Keith Jarrett

Released October, 2009

Jazzwise Top 10 Releases of 2009




At the end of 2008, Keith Jarrett added two concerts to his schedule at short notice – one at Paris’s Salle Pleyel (November 26), one at London’s Royal Festival Hall (December 1). The music on “Testament” is from these concerts. Their range is compendious, Jarrett’s improvisational imagination continually uncovering new forms, in a music stirred by powerful emotions. In his liner notes, the pianist is forthright about the personal circumstances promoting a need to lose himself in the work once more.
He also reminds the reader/listener that “it is not natural to sit at a piano, bring no material, clear your mind completely of musical ideas and play something that is of lasting value and brand new.” This, however, has been the history and substance of the solo concerts since Jarrett initiated them, almost forty years ago. Over time their connection to ‘jazz’ has often become tenuous, yet Jarrett’s solo concerts, with the foregrounding of melody and the continual building, and relinquishing, of structure, are also removed from “free improvisation” as a genre.  Jarrett’s solo work is effectively its own idiom, and has been subject to periodic revisions by the pianist. “In the early part of this decade, I tried to bring the format back: starting from nothing and building a universe.”
Since the “Radiance” album and the “Tokyo Solo” DVD of 2002 Jarrett has been adjusting the flow of the work, more often working with shorter blocks of material. “I continued to find a wealth of music inside this open format, stopping whenever the music told me to.”  This approach distinguished “The Carnegie Hall Concert” (2006), and it is most effectively deployed in “Testament”, where the strongly-contrasting elements of the sections of the Paris concert in particular have the logic of a spontaneously-composed suite. The nerves-bared London performance (the first UK solo show in 18 years) is different again: “The concert went on and, though the beginning was a dark, searching, multi-tonal melodic triumph, by the end it somehow became a throbbing, never-to-be-repeated pulsing rock band of a concert (unless it was a church service, in which case, Hallelujah!).”
In the end, the improviser does what must be done. As Keith Jarrett said, a long time ago, “If you’re a rock climber, once you’re halfway up the face of the cliff, you have to keep moving, you have to keep going somewhere. And that’s what I do, I find a way.”
These days, however, Jarrett is rationing the number of ascents: there have been less than thirty solo concerts in the last decade, making “Testament” a special event indeed.

Track Listing:

1. Part I (Keith Jarrett) 13:47

2. Part II (Keith Jarrett) 10:35

3. Part III (Keith Jarrett) 7:05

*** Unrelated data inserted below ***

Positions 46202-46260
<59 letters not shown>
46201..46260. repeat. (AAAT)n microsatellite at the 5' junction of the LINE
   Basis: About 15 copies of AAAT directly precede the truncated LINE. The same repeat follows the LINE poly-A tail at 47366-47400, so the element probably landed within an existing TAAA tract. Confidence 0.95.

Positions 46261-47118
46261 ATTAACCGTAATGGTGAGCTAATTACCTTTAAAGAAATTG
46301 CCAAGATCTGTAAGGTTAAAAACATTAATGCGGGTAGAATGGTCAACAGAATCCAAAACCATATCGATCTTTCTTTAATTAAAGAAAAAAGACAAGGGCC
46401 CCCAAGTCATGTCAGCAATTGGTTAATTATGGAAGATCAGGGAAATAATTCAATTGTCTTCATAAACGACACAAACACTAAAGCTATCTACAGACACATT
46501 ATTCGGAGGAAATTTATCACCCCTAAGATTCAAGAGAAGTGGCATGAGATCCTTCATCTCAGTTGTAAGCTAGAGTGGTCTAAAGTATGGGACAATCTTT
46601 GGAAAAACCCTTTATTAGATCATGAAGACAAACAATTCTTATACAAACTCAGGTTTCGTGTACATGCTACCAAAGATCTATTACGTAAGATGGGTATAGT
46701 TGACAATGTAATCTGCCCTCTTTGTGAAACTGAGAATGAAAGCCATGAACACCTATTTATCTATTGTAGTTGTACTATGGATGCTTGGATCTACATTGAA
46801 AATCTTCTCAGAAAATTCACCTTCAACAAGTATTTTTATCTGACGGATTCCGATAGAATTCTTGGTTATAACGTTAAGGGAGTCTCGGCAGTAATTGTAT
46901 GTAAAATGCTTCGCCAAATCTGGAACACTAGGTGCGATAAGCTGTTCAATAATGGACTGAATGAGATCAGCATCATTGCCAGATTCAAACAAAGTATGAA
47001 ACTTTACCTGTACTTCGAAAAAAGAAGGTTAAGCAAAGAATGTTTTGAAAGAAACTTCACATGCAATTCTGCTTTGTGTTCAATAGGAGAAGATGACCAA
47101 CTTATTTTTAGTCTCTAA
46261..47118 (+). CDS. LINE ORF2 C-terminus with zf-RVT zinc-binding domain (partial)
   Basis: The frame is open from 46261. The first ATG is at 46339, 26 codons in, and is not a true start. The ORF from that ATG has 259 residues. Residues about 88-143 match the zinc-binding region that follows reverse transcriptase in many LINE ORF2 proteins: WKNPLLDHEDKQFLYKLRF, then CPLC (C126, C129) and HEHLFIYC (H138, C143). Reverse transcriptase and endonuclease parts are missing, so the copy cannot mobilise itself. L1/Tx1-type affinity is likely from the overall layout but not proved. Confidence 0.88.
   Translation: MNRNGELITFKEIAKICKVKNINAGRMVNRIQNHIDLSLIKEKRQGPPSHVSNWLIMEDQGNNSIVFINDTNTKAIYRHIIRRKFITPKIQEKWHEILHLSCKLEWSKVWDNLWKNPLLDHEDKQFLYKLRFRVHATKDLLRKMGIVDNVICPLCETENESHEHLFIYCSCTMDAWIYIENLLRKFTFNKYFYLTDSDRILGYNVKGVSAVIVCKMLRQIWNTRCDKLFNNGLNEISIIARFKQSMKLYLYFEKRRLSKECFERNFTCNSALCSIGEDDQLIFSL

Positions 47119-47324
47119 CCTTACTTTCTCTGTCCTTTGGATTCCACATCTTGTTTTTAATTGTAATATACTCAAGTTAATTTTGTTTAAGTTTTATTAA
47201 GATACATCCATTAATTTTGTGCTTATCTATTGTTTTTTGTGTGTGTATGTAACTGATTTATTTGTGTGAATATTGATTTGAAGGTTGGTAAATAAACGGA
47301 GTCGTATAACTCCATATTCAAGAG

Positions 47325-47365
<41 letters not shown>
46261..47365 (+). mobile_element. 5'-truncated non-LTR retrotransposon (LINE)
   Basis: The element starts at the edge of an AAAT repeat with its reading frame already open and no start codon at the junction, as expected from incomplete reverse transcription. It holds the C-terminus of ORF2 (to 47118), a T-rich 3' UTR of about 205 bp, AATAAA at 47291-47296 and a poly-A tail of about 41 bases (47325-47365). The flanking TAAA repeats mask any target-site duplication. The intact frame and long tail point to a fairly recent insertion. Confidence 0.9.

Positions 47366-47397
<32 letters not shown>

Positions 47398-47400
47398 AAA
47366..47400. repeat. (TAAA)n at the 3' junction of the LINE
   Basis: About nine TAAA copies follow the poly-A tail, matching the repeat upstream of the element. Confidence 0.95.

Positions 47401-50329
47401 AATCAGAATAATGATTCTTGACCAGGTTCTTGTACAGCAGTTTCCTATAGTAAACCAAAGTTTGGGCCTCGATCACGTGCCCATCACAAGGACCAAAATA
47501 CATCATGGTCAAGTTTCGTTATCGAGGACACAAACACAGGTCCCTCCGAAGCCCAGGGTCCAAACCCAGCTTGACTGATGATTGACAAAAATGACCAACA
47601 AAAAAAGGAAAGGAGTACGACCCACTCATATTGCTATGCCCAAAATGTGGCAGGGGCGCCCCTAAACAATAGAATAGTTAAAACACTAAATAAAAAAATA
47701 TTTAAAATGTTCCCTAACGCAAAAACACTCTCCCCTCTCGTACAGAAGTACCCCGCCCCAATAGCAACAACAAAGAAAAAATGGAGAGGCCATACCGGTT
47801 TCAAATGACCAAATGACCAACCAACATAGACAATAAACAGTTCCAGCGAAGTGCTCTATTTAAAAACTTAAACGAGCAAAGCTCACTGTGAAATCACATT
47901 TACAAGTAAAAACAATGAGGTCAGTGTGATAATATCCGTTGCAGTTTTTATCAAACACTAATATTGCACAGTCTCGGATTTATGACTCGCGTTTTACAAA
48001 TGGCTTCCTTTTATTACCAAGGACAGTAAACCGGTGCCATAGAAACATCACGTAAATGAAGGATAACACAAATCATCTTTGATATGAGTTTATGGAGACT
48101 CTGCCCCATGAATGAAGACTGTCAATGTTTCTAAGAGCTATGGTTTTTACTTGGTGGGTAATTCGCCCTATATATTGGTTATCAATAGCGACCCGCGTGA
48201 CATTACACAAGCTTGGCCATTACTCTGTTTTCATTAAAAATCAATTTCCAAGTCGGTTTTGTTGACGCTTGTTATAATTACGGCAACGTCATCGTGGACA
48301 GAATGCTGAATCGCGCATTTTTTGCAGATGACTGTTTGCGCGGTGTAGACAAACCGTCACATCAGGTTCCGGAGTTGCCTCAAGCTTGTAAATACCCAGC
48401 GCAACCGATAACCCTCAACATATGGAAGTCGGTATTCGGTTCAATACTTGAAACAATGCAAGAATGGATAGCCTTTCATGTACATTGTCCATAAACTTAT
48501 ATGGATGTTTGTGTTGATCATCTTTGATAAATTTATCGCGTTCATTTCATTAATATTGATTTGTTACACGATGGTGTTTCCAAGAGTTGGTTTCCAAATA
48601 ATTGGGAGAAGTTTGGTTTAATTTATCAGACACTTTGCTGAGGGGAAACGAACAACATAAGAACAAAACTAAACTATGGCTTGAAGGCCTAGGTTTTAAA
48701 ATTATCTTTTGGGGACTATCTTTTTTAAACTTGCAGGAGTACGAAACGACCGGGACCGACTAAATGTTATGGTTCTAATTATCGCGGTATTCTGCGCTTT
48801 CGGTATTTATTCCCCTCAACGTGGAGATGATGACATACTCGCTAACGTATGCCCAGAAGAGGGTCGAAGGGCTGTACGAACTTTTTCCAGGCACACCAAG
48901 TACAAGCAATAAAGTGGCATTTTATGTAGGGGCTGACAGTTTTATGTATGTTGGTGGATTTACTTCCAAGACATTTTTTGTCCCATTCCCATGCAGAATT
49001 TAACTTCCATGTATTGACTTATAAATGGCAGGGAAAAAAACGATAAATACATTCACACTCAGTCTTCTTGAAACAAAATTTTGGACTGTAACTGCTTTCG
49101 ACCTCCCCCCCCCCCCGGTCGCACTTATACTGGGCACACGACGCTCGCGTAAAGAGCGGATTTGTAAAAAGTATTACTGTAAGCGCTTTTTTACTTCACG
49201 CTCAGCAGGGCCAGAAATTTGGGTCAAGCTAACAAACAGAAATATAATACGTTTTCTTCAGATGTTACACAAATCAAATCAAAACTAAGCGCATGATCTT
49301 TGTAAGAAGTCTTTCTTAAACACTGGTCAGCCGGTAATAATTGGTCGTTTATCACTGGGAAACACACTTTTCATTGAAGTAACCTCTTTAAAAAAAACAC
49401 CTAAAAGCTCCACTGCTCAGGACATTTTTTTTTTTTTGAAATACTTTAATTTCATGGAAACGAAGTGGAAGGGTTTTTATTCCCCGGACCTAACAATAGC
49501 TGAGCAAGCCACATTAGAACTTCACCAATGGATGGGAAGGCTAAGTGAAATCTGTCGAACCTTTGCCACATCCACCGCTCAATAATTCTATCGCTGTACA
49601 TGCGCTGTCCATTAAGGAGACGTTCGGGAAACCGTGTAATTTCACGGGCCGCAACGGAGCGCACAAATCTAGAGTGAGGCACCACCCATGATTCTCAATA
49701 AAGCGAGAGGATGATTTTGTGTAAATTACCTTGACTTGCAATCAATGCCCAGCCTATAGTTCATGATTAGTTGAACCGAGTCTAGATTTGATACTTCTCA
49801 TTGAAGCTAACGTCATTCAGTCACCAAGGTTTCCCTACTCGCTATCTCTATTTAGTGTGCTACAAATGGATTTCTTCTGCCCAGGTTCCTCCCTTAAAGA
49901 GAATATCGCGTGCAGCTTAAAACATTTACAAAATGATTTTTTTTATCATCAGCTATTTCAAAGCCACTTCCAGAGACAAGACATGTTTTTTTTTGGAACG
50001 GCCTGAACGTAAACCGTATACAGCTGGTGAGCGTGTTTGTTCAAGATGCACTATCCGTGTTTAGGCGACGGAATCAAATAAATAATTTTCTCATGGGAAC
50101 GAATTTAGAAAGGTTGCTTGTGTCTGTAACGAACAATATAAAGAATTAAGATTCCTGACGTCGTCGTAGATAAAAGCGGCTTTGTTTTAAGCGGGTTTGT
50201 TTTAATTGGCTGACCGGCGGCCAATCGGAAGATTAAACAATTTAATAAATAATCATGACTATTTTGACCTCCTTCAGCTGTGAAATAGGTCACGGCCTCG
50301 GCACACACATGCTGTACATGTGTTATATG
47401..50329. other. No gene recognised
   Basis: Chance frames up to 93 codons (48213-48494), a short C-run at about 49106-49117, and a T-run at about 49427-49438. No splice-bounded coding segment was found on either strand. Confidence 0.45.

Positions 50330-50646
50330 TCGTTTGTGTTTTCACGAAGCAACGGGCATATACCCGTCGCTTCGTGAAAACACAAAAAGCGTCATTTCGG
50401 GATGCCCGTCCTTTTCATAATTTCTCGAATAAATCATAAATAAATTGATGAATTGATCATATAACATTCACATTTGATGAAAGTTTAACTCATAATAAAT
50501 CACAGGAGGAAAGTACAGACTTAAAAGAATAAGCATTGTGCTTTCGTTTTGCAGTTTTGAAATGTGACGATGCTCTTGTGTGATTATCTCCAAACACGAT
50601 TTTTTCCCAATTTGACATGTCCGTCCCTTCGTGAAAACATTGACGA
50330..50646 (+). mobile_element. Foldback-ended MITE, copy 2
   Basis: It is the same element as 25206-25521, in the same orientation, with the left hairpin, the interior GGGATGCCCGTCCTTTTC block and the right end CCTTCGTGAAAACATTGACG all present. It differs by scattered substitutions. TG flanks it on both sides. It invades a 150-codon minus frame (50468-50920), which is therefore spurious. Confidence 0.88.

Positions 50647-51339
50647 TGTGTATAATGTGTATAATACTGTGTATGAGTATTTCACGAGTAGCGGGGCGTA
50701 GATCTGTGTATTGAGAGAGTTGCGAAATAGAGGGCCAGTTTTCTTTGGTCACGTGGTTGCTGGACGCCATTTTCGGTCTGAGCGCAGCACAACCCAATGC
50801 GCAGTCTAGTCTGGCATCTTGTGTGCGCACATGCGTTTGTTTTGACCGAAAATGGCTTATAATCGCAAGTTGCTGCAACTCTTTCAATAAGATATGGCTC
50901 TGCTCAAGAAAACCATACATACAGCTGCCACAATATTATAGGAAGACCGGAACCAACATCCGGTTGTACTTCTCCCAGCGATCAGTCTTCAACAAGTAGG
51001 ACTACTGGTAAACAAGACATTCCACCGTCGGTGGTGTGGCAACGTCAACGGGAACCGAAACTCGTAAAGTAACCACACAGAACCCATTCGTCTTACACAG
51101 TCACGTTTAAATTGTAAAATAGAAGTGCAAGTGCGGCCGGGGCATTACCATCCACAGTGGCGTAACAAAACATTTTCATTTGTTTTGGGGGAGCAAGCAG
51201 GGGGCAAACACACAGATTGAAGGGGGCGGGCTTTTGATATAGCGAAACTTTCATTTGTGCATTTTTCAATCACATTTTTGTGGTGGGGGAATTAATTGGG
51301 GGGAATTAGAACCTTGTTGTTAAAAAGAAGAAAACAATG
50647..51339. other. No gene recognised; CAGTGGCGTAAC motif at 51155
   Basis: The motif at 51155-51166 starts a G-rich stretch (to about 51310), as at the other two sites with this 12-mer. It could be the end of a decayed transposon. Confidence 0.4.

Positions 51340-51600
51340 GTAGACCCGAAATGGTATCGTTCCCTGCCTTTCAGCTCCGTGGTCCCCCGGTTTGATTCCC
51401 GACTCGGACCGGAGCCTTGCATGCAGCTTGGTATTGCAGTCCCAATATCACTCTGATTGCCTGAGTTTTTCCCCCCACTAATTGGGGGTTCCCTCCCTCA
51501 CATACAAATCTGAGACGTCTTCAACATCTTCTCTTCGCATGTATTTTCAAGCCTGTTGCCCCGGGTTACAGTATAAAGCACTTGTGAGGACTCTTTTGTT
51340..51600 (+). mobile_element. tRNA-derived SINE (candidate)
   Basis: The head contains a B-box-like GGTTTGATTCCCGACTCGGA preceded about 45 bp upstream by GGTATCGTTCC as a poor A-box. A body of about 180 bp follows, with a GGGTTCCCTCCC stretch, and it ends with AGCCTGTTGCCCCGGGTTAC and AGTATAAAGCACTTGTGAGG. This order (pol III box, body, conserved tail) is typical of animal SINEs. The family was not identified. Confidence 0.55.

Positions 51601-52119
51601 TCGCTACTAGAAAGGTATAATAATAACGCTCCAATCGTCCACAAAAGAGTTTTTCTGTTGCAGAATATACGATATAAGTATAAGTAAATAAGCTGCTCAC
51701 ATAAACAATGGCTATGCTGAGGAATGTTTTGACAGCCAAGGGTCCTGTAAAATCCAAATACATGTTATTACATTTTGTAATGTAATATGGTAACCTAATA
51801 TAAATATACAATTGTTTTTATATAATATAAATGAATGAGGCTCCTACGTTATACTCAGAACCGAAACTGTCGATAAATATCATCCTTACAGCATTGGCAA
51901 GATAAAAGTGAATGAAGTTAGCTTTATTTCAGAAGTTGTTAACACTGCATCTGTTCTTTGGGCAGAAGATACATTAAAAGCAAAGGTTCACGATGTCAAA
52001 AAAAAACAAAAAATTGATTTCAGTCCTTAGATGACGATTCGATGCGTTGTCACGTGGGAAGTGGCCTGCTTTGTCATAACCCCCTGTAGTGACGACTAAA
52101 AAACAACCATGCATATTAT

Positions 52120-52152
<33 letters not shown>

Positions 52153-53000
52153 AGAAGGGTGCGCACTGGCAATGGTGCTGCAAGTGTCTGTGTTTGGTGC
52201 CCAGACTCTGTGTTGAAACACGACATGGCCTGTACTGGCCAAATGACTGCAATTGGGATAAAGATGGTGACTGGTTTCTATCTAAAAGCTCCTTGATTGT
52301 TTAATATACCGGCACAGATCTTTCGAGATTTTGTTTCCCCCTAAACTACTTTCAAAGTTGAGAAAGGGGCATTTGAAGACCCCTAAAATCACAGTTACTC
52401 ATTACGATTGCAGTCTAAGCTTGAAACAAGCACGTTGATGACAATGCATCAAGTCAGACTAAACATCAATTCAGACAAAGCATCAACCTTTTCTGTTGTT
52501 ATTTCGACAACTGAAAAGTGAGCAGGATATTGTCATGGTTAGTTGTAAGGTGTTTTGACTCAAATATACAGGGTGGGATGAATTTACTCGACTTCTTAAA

4. Part IV (Keith Jarrett) 5:33

5. Part V (Keith Jarrett) 8:45

6. Part VI (Keith Jarrett) 6:30

7. Part VII (Keith Jarrett) 6:58

8. Part VIII (Keith Jarrett) 10:10

Disc 2

1. Part I (Keith Jarrett) 11:08

2. Part II (Keith Jarrett) 8:10

3. Part III (Keith Jarrett) 6:50

4. Part IV (Keith Jarrett) 5:58

5. Part V (Keith Jarrett) 10:34

6. Part VI (Keith Jarrett) 6:52

Disc 3

1. Part VII (Keith Jarrett) 8:59

2. Part VIII (Keith Jarrett) 8:00

3. Part IX (Keith Jarrett) 3:55

4. Part X (Keith Jarrett) 5:35

5. Part XI (Keith Jarrett) 8:25

6. Part XII (Keith Jarrett) 8:29


Keith Jarrett: piano

Recorded in concert, November 28, 2008 at Salle Pleyel, Paris, and December 1, 2008 at Royal Festival Hall, London

Producer: Keith Jarrett
Engineer: Martin Pearson

Executive-Producer: Manfred Eicher


Keith Jarrett is one of a handful of artists in jazz who gives evidence of almost continuous artistic growth, refining and improving not only his approach to the piano in terms of touch but to his melodic and harmonic conception as well. Throughout he has striven to exile cliché and gratuitous gesture so that his solo discography from Facing You in 1972 to this, quite possibly the finest representation of his solo art to date, is one of a style, conception and approach continually evolving. For example, he is critical of his touch on Köln Concert, well aware that through his exacting process of self examination and self improvement it is now something that is admired and even envied by the piano playing fraternity in jazz. What Radiance (2002) and The Carnegie Hall Concert (2006) made plain was that he was past the long, uninterrupted solo improvisation seeking instead spontaneously conceived episodes that were sufficient in themselves, shorter blocks of material that said everything Jarrett wished to say in the moment. If this rigorous self-editing resulted in episodes of five or 15 minutes, so be it. With Testament – a three CD set of his concerts at Salle Pleyel in Paris and the Royal Festival Hall in London at the end of last year – the creation of these episodes has become more refined, and also more expansive with Jarrett inclined to draw on a wide range of musical inspiration rather than the more focused creation of a single mood. This approach is best illustrated by the London concert, where over 12 musical episodes Jarrett moves from an introspective, requiem-like opening to moods that rock with such exuberance it delighted his audience. It is a fascinating document of what those who were present on 1 December last year say was an occasion charged with electricity, with Jarrett delivering at the very top of his form.

Stuart Nicholson (Jazzwise)